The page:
Rinzin & Sadaf: Cafe Blog Post 6

One thing Sadaf and I agreed on upon talking about this article is that the meaning and the name “postcolonial countries” which did not sit well with us.

Rinzin: “I understand why Selmon used postcolonialism in this article as there needs to be something to describe countries that are free of colonies. However, upon reading this article, I found it strange that knowing once a country has been colonized but no longer under the rule is called postcolonialism countries. Reading this, I understood that there is no such thing as a country free of post colonials. It made me realize how uneducated I was because I never thought it in depth about the effect of postcolonialism countries.

Sadaf: “ To me, after further discussion with other professors, there is no such thing as post colonialism in the way that the article initially makes it out to be. Rinzin and I both agreed that in terms of sovereignty as defined legally and internationally, yes countries are in a postcolonial state in that they have gained their freedom and formation of their own governments. However, like the article states, the term postcolonial itself is contentious simply because the involvement and influence that countries like England once had over their colonies has not completely ended. Furthermore, the acquisition of territories itself is an extension of colonialism that is not defined as such in modern day. Personally, as a government major this term is frustrating for me to acknowledge.

Rinzin: “Even Selmon mentions in the article that once a colonized country leaves, there will always be the effect of the colonist country. This can be seen systematically and culturally. Selmon mentions in the article that although the people that once ruled or governed leaves, the ideology, and the structure are the same but replaced by the natives. An example would be when Britain left India, there were many things that were left from the ruling and culture of Britain. The buildings in school are the same even today. I went to a boarding school in India and the buildings are built of red bricks which is a very similar structure like the ones of Britain classroom and design.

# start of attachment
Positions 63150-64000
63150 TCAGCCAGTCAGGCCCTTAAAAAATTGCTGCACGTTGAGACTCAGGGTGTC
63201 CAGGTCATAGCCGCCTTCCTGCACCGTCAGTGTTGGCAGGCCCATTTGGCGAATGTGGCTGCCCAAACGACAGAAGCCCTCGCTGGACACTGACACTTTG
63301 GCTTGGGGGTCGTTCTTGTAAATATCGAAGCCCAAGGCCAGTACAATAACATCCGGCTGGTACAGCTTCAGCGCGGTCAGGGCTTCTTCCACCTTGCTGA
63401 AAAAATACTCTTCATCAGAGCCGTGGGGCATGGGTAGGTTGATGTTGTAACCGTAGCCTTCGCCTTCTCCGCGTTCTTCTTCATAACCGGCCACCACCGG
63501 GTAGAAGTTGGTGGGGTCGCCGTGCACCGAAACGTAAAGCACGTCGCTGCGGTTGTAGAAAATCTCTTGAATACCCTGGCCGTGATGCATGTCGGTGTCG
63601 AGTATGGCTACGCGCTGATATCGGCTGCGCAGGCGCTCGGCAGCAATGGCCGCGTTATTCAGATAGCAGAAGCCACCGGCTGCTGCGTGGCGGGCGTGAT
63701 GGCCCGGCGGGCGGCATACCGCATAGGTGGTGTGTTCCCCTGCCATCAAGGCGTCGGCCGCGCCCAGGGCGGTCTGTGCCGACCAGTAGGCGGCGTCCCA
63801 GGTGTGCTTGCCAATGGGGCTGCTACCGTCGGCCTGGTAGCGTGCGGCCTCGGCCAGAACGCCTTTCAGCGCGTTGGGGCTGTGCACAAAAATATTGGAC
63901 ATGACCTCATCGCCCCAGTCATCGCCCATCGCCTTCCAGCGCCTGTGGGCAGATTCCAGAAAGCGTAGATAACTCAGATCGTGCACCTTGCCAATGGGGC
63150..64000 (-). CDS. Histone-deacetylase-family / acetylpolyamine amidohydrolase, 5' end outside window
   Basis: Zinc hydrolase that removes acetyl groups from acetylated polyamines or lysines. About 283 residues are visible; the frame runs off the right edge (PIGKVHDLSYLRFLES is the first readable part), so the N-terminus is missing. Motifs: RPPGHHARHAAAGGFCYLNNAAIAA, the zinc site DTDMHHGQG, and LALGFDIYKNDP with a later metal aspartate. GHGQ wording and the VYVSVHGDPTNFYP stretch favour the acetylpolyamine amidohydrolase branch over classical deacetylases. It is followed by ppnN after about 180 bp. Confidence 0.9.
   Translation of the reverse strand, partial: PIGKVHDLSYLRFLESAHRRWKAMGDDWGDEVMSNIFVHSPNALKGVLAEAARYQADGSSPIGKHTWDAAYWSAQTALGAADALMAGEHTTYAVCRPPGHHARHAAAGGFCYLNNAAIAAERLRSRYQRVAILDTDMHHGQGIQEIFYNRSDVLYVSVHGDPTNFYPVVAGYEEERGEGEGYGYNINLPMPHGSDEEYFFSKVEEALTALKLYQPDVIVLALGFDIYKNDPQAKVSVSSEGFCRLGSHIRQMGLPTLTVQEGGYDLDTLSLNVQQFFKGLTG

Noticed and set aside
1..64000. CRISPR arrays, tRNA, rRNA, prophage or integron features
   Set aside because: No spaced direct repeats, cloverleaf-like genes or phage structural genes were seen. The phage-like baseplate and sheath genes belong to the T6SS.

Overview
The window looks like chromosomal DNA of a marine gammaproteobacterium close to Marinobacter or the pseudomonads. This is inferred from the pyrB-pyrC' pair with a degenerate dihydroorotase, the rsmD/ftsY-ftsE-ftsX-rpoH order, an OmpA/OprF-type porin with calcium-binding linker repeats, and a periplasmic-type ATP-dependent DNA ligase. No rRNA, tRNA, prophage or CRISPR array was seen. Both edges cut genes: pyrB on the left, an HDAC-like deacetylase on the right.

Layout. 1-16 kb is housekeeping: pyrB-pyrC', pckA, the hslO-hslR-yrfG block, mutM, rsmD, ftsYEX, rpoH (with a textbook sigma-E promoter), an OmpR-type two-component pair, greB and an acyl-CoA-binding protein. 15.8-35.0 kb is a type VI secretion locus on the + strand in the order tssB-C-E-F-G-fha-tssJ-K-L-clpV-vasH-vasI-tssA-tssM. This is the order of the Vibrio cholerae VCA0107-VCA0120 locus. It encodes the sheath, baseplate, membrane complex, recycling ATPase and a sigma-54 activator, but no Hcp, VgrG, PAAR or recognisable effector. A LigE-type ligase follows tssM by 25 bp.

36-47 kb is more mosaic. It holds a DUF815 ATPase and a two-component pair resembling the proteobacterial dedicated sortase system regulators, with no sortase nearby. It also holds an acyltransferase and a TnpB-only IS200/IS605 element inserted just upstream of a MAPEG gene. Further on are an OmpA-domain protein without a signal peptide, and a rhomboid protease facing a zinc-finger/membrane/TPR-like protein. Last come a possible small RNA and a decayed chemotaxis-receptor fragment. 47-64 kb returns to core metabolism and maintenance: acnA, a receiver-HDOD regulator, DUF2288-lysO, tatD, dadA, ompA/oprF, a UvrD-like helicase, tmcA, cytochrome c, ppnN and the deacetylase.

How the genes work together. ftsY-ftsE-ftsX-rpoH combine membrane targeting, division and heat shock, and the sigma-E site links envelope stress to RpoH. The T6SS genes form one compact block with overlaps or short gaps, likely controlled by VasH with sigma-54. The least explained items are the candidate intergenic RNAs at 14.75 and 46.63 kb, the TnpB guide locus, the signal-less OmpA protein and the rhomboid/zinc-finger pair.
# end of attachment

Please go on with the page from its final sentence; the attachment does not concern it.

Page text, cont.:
Sadaf: “ Yes, and with the way the British ruled India, the remnants do remain, especially with the caste system. If you think about it, the way that the British was able to divide and conquer the people of India still remains today, as one caste is prioritized over another. Also, the linear way in which the histories of countries like India and other histories of colonial countries have developed seems to set the world up in binaries, of a colonial world and then a postcolonial world. Therefore, India was a colonized country and now it’s not. It is the over-simplification and centering of history around a European history is yet another issue in the ideology of postcolonialism. Therefore, postcolonialism and those who support the term and believe in such a progression of history fail to see the way in which other histories prior to colonization and Eurocentrism have developed. Postcolonialism directly relates to Prakash and his discussion of the subaltern. When looking at postcolonialism it is apparent that the Eurocentric ideology of the progression of history erases and covers up the history of countries like India prior to colonization.


The Question that we wanted to pose was: Is postcolonialism a reality? And if not, to what extent is it true and to what extent is it not?


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